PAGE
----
One of our – we’re a small company. We have a lot of mantras. One of our mantras is, it’s okay to fail. Failure is okay. You learn things from failure. And when we first said that to NASA, they were like, what do you mean failure? We said, it’s okay. If something doesn’t work, we had the Fischer Institute of Israel did a stem cell and cancer cell project. It didn’t really work the first time, it’s interesting. What did they do? They flew with us again a second time. And it’s a whole new way of thinking. We promised ourselves, we will be as commercial at NanoRacks as any business is on the planet earth. Why should space be different?
Prioritizing the Payloads
So another example is at NASA, they prioritize the payloads. And they spend a lot of time saying, okay this payload is valuable, you’ll go here on the manifest, and this one is valuable. And I was at a meeting at NASA and a woman said to me, how do you prioritize your payloads? And I was like, ma’am when the check clears the bank, you go to the front of the line. [audience laughs] That’s commercial. That’s not commercial space. That’s commercial.
And we’ve learned haven’t we in the last 20 years that the best system for utilization, for commerce, for doing business is commercial.
Self Financed Space Services
So how have we done? We went — We’re pretty nervous, we’re self-financing, we went operational on August of 2010. And let me introduce you to some of the new faces of space researchers. These are students in El Paso, Texas, and they had the experience of doing a complex biological payload via NanoRacks. They’re working with our educational partners NCESSE. And in the year-and-a-half we’ve been operational, Jeff Goldstein at NCESSE has signed up over 30 school districts in America who have flown on the International Space Station, complex biological payloads, with no NASA funding.
NASA tells us this is the first time in history there’s been a national space student program like this with no NASA funding. We’ve flown 45 to 50 payloads in the last year, year-and-a-half, we have 80, over 80 payloads under contract now. And recently NASA gave us permission to put an external platform — one of our platforms, outside the station. So it’s a major step forward. Again, self-financed. We’re taking no money from NASA in the traditional sense. We welcome them as a customer.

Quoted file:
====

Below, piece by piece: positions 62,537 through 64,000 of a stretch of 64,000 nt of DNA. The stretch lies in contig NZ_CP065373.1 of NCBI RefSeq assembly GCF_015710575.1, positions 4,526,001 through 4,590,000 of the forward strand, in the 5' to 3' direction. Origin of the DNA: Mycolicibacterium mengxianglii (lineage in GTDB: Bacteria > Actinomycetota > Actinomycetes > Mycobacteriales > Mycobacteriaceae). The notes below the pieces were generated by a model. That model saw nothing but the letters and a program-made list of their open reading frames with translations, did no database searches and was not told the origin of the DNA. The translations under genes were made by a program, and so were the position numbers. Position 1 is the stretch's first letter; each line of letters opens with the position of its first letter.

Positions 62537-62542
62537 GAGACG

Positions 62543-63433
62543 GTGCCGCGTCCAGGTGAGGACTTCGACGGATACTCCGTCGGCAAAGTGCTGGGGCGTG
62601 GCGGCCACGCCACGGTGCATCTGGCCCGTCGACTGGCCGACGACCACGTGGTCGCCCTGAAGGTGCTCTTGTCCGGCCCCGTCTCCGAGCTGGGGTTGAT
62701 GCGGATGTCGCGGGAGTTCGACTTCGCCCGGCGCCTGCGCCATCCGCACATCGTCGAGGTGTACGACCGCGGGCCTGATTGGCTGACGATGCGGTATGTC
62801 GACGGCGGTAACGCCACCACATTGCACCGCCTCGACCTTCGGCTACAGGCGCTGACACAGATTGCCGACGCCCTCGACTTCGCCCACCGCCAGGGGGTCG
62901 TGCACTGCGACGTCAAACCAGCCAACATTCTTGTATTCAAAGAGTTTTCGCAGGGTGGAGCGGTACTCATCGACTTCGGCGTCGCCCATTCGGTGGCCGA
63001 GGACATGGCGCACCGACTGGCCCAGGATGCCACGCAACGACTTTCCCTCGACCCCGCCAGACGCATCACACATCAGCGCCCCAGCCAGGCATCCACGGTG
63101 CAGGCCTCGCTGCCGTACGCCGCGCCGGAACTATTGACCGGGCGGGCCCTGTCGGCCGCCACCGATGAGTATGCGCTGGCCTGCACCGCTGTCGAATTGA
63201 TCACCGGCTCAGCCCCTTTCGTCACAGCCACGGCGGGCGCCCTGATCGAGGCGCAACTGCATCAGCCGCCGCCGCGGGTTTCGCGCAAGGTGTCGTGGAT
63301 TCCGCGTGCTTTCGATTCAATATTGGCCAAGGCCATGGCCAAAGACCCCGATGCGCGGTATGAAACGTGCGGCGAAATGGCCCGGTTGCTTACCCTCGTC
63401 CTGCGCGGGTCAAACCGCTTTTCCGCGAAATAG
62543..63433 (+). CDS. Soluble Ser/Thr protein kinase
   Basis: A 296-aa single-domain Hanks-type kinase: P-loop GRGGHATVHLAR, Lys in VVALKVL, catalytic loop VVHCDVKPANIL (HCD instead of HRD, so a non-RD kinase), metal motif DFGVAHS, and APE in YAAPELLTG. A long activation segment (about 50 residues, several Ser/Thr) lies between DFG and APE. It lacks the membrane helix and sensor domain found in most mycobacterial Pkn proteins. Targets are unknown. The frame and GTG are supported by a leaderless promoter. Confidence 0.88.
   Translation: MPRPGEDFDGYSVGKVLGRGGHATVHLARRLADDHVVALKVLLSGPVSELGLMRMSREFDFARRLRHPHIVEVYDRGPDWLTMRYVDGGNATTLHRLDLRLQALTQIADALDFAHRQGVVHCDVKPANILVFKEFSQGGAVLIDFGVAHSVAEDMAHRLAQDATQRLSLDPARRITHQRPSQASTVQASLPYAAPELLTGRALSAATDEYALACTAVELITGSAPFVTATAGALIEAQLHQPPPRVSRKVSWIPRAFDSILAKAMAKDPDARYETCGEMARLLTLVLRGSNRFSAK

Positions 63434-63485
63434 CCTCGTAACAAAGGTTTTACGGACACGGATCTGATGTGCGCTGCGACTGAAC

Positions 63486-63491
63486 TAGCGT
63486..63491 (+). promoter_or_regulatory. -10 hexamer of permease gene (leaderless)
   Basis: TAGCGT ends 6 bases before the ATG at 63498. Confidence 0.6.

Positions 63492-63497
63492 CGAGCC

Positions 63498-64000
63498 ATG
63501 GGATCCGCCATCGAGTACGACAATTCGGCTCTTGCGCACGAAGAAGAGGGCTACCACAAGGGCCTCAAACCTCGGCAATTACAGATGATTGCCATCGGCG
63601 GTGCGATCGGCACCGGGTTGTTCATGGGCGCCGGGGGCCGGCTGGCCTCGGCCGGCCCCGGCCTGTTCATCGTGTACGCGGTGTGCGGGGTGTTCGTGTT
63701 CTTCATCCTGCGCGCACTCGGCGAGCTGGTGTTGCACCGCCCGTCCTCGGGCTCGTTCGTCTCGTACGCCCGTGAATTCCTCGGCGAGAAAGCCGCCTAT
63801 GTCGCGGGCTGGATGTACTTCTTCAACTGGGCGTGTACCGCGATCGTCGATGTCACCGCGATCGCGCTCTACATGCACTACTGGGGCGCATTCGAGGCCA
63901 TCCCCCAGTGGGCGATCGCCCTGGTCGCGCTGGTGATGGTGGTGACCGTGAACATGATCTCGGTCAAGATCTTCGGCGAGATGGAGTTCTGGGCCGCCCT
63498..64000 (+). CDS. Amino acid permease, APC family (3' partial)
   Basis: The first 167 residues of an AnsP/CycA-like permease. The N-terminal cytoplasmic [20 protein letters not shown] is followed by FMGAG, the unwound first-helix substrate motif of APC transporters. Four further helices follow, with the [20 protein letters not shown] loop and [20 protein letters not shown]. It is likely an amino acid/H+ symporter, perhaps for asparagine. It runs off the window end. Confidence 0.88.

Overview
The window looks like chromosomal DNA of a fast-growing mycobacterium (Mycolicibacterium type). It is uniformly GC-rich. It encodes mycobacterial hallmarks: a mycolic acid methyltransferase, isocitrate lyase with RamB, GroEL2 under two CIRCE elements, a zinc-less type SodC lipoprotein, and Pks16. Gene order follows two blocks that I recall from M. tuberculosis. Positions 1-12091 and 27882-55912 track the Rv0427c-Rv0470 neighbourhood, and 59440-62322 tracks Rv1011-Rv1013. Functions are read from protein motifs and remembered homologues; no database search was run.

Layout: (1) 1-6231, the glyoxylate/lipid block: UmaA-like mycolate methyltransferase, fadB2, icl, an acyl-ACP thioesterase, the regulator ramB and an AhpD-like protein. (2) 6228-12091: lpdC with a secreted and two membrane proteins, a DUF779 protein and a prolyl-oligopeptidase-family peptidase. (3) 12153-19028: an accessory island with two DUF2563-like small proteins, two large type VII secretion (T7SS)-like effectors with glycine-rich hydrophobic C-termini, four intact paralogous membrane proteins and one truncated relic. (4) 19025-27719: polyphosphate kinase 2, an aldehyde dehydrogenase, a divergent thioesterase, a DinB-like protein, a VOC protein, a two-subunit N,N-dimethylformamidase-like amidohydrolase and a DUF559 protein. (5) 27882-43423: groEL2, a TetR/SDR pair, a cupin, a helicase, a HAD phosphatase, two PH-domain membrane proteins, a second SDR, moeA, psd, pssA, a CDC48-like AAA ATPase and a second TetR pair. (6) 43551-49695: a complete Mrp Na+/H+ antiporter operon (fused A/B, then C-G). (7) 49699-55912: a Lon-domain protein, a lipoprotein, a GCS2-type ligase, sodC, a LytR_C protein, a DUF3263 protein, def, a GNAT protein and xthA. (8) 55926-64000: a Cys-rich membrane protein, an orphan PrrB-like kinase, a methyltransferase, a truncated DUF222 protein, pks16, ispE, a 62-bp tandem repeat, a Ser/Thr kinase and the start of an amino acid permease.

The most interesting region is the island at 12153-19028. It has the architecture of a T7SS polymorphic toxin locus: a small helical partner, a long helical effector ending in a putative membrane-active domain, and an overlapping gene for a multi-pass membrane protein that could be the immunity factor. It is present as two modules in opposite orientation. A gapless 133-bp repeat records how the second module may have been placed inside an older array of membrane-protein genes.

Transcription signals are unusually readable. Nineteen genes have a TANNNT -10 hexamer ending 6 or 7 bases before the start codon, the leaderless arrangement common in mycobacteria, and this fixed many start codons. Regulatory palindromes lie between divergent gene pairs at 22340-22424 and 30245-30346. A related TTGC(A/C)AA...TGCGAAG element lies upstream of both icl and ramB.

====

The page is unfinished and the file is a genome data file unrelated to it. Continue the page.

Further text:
But because they come in as a customer, they don’t tell us how to design, they don’t tell us how do it. And NASA’s beginning to say, you know what, because you got your money on the line, we know it’s going to be as safe as possible. And they’re right about that. So you need a lot fewer people. When you go commercial, and when it’s open source, people come to you and give you ideas.
And it’s not just in America. These four things that is core mantra, commercial, open source, standardized hardware, and miniaturization. Here’s a customer of ours from Vietnam University. We’re becoming the first company in the world to deploy a satellite from the International Space Station. And if you look at the picture, they’re holding three satellites. And if you notice, it’s in the same form factor as our NanoLabs. And when we set out to do our NanoLabs, we said, let’s take the standard of design form factor known throughout the world. So that there’s no technology transfer. So everybody knows what they’re doing. And these are customers of ours who is deploying from the station. And we were able to do it in our average time, which we’re averaging from contract signing to deployment, nine months.
Our Payload Workshop